BAREILLY: On the last day of Urs-e-Razvi of Dargah Aala Hazrat Ahmed Raza Khan Barelvi, nearly 70,000 clerics came together and passed a fatwa against terrorist organizations, including ISIS, Taliban and al-Qaida. These are “not Islamic organizations,” the clerics said to a sea of followers, adding that the members of these outfits were “not Muslims”. Around 15 lakh followers who visited the Urs put their signatures to a document circulated at the Urs, protesting terrorist strikes.
Mufti Mohammed Saleem Noori, one of the clerics who passed the fatwa told the media, “From Sunday onwards, when the annual Urs began, members of Dargah Aala Hazrat have been distributing forms among followers seeking signatures to show that those signing stand against terrorism. Nearly 15 lakh Muslims have recorded their protest. Around 70,000 clerics from across the world, who were part of the event, passed the fatwa.”
Noori said he would like to request the media to stop calling terrorist groups “Muslim organizations”. Hazrat Subhan Raza Khan, chairperson of the influential Dargah Aala Hazrat, said that following the Paris attacks, it was decided that a fatwa should be passed at the Urs this year, so the message went out loud and clear that the Muslim community condemns terrorism.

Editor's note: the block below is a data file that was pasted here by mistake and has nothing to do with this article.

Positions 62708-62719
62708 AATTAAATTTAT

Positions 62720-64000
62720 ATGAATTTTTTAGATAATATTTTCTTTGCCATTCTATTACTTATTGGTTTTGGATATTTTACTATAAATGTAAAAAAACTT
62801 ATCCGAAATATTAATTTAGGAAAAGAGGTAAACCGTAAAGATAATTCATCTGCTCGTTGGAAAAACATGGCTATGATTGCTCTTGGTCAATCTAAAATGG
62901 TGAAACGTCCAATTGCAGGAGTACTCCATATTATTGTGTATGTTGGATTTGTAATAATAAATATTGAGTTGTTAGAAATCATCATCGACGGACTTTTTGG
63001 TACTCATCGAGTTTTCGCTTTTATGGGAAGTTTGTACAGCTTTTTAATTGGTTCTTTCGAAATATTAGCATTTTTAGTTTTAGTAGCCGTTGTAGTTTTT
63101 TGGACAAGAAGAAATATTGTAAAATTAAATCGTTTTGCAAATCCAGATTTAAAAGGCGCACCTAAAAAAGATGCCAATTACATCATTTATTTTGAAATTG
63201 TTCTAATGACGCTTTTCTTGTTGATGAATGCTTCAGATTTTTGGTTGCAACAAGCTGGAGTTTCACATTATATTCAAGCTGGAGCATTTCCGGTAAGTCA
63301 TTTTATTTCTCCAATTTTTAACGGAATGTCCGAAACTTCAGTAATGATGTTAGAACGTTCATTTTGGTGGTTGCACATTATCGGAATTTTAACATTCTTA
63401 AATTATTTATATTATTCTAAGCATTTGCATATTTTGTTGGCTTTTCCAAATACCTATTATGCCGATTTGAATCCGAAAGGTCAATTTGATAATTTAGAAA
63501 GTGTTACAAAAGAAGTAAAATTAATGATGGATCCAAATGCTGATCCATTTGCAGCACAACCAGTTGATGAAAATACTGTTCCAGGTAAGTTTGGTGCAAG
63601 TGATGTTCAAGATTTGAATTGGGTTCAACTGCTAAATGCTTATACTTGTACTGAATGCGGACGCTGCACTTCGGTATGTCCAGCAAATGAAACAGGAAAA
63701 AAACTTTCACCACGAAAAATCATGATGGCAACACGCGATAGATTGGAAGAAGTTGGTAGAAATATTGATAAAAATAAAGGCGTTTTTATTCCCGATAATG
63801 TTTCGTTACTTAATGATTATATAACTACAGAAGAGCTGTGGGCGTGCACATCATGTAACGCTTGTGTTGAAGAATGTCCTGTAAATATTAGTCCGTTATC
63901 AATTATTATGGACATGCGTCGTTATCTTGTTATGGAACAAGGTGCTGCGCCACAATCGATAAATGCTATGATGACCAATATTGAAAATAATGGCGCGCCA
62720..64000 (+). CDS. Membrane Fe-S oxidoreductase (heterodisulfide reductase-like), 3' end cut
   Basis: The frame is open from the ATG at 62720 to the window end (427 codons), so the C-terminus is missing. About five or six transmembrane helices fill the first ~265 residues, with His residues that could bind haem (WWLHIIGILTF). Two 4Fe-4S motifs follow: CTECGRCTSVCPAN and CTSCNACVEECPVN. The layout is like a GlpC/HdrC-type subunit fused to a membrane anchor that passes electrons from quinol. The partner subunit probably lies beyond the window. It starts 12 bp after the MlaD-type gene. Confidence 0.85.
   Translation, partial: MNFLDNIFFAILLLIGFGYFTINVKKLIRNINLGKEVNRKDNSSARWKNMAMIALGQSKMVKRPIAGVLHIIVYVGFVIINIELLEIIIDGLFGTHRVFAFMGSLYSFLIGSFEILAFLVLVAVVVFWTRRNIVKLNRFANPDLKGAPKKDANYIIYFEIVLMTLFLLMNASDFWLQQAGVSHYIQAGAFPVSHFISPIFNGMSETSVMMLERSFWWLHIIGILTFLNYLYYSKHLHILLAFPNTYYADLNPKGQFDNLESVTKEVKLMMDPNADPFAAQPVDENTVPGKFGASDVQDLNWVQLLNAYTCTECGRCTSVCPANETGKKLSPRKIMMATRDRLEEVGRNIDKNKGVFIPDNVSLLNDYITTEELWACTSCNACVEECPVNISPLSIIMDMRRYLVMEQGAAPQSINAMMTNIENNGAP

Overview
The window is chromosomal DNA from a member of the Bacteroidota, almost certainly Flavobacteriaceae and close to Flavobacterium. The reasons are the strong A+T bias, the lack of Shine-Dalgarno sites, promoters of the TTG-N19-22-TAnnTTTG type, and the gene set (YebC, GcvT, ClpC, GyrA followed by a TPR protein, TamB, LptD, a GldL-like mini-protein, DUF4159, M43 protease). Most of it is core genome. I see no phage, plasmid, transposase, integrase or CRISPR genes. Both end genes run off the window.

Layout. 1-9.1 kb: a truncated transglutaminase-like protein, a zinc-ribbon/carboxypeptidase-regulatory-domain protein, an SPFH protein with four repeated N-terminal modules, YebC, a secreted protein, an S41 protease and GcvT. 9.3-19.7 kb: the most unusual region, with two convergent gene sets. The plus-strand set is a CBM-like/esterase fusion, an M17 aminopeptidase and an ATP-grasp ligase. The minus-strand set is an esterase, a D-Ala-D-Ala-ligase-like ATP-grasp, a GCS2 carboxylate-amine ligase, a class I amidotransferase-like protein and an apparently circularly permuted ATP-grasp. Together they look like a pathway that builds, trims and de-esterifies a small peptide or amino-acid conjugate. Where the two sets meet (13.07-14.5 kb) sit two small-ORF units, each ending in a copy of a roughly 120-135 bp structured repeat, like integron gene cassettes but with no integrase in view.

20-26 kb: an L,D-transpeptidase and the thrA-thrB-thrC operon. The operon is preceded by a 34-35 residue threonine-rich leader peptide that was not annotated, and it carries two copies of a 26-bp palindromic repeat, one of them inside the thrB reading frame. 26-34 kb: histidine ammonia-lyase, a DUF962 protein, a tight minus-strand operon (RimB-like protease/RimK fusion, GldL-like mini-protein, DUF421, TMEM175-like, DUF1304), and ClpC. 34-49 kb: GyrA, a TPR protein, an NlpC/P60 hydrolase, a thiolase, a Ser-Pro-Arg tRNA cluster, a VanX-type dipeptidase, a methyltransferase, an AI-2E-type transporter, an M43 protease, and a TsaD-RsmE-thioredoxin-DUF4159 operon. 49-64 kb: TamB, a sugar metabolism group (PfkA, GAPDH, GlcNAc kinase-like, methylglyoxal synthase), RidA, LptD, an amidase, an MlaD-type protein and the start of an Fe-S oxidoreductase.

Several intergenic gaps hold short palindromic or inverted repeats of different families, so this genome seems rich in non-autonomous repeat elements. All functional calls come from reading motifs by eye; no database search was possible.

“It is written in the Quran that killing one innocent person is equivalent to killing all humanity,” said Mohammed Ehsan Raza
Mohammad Farogh-ul Quadri, secretary-general, World Islamic Mission, UK, said, “I condemn the barbaric terrorist attack in Paris on innocent civilians and call for an international ban on the radical extremist IS and its counterparts with different names across the world.”
The 97th death anniversary (Urs) of Mujadid Imam Ahmed Raza Khan Barelvi Qadri, founder of the Barelvi Sunni school of Islamic theology and Sufism, was observed here between December 6 and 8.
Dargah Aala Hazrat has been campaigning against terrorism. Previouly, clerics here announced that if a man involved in terrorism is killed, “namaz-e-janaza” would not be read during his funeral services. This funeral prayer is an important part of the last rites in Islam.
The madrassa run by this shrine recently introduced a specialization within the Hadith course, titled ‘Islam and terrorism’, for graduate students. As part of the coursework, students compare the original Quran text with translations
offered by terrorist groups, to understand how religious texts could be misinterpreted.